Buying new CNC machine tools that are automation-ready is a very good idea, even if you do not have plans to pair them with robots in the future. Although, the use of robots in a manufacturing situation is on the rise in South Africa, you will not find many in use in a machining shop environment, whether they are used for unmanned machining or used atop freely roving automated guided vehicles (AGVs) or being used in an automatic storage and retrieval system, or even just for basic machine tending.
What many don’t realise, in addition to safety improvements, uptime can be improved compared to manual loading and unloading times when using a robot. Robotic machine tending can be utilised for bin picking, grinding, milling, turning, polishing, welding, deburring and parts cleaning, wherever your imagination takes you.
This was the case for Vula Drilling, whose story you can read further on in the magazine. They had purchased a Doosan Puma SMX 3100S CNC mill-turn that was not setup for robotic association or tending. Not that this was an issue as a solution could be developed and implemented. But it was the time that it took to work out the solution and then hoping that it achieved the goal that you had set out with. And we all know time is money.
“It was a huge learning curve for all of us and we knew that the solution and software programming would be a first and unique to our situation but with adaptability and also be future relevant,” explained Director Otto Coetzer.
“When we began this automation project we had no experience with machine-tending robots. Some components are heavy, cumbersome or awkward for handling by humans, leading to increased worker injury and costly component damage. CNC machine handling robots can be configured with various mounting options to handle heavy payloads and reduce risks to employee safety. We have achieved both these goals and we have had fun doing it.”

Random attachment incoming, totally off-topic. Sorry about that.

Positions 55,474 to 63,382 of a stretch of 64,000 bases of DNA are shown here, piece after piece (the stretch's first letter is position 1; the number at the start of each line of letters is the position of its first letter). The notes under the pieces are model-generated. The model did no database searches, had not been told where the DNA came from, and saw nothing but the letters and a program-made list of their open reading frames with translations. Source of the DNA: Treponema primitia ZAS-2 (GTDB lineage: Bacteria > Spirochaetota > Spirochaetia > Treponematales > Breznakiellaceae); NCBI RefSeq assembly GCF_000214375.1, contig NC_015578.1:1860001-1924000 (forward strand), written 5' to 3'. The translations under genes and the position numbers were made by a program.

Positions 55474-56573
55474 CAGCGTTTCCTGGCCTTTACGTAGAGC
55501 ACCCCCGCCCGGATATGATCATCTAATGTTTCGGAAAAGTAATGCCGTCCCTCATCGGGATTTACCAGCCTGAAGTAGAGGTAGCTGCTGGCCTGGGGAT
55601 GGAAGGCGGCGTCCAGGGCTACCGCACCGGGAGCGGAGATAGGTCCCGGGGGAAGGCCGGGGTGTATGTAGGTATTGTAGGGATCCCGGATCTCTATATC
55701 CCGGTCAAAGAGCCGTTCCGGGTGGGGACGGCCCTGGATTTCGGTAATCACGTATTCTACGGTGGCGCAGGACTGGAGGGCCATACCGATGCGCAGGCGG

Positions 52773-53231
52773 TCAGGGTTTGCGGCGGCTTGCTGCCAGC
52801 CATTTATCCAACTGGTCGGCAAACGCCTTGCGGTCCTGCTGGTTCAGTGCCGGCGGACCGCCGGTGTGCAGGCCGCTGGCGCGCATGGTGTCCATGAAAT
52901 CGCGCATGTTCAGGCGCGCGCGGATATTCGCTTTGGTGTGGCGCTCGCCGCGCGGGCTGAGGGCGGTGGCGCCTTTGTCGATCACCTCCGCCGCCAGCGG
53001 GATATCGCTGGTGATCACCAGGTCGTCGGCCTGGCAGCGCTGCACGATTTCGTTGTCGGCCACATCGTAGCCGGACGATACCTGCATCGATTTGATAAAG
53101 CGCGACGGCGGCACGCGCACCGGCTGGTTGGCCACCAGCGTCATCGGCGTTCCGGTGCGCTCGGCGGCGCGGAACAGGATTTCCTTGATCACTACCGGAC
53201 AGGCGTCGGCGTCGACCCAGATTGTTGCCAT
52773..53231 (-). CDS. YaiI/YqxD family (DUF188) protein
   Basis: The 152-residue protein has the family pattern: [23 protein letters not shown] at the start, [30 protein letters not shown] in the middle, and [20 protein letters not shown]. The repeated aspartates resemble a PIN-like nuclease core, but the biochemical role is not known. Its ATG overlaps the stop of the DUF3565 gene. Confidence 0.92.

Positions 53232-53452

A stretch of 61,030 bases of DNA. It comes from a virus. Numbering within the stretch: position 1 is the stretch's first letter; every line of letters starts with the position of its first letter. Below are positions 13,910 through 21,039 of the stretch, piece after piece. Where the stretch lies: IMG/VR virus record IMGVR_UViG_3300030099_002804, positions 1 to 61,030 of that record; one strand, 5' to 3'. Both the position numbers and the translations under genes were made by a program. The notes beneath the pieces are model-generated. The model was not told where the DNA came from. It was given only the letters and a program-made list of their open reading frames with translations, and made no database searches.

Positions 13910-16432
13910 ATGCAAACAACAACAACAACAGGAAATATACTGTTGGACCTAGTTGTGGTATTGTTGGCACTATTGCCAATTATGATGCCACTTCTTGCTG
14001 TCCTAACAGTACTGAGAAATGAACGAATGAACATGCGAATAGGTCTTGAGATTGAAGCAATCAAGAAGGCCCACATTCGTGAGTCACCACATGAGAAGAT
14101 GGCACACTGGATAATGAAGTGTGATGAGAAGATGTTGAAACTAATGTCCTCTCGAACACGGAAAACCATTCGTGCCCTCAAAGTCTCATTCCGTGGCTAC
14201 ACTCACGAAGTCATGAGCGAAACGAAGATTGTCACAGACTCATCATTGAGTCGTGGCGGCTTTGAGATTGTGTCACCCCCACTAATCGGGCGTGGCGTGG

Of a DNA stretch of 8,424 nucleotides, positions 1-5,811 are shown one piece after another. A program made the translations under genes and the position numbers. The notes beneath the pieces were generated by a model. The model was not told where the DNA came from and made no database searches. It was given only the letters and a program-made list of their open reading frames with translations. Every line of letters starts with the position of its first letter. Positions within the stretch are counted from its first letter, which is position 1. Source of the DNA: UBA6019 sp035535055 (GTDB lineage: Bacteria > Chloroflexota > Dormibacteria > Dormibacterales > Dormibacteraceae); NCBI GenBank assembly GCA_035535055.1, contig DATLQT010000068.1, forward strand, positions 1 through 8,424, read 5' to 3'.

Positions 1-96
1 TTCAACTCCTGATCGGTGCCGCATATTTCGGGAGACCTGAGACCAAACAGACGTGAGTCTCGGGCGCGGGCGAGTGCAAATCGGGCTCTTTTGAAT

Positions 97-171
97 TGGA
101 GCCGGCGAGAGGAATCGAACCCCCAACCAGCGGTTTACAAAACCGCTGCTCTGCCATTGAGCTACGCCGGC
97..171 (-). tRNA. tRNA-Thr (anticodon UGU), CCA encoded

What it did do though is point out that the use of robotics is scalable. You don’t have to be an automotive OEM to think that the robots are only used in that situation. As said the CNC machines come automation ready these days.
This is one story in the magazine that shows that South African engineering abilities are right up there with the best in the world. The second is the development of a leak-proof oxyfuel system for use when using compressed gas. First Cut, Messer Cutting Systems, Gas Safety International and BED have collaborated in developing a new safety valve, torch and process that will lessen the possibility of a gas leakage taking place due to either worker negligence or an accidental breakage in the compressed gas supply line.
Referred to as the Safety Advanced Technology (SAT) system, the development has been championed by Peter Rohlssen, Managing Director of Gas Safety International (GSI), a strong proponent of safety usage and training when using compressed gas in any situation, not just in the cutting sphere.
The system has been patented worldwide and it is another example of South Africa’s engineering abilities. But it is the passion of Rohlssen that shines through in this world first. Even though he is in his seventies, when most are retired, you would think he was just starting out in his business life. His experience in the field of gas usage in any situation and the safe use of the gases, is incredible, and he is adamant that stringent safety rules are critical when it comes to working with any gas or oxygen, irrespective of the sector.
His basic demonstrations with oxygen, argon, nitrogen and the LPG, that most of us use in our homes, and what and how quickly they can cause destruction and possible loss of life, left his conference attendees dumb struck.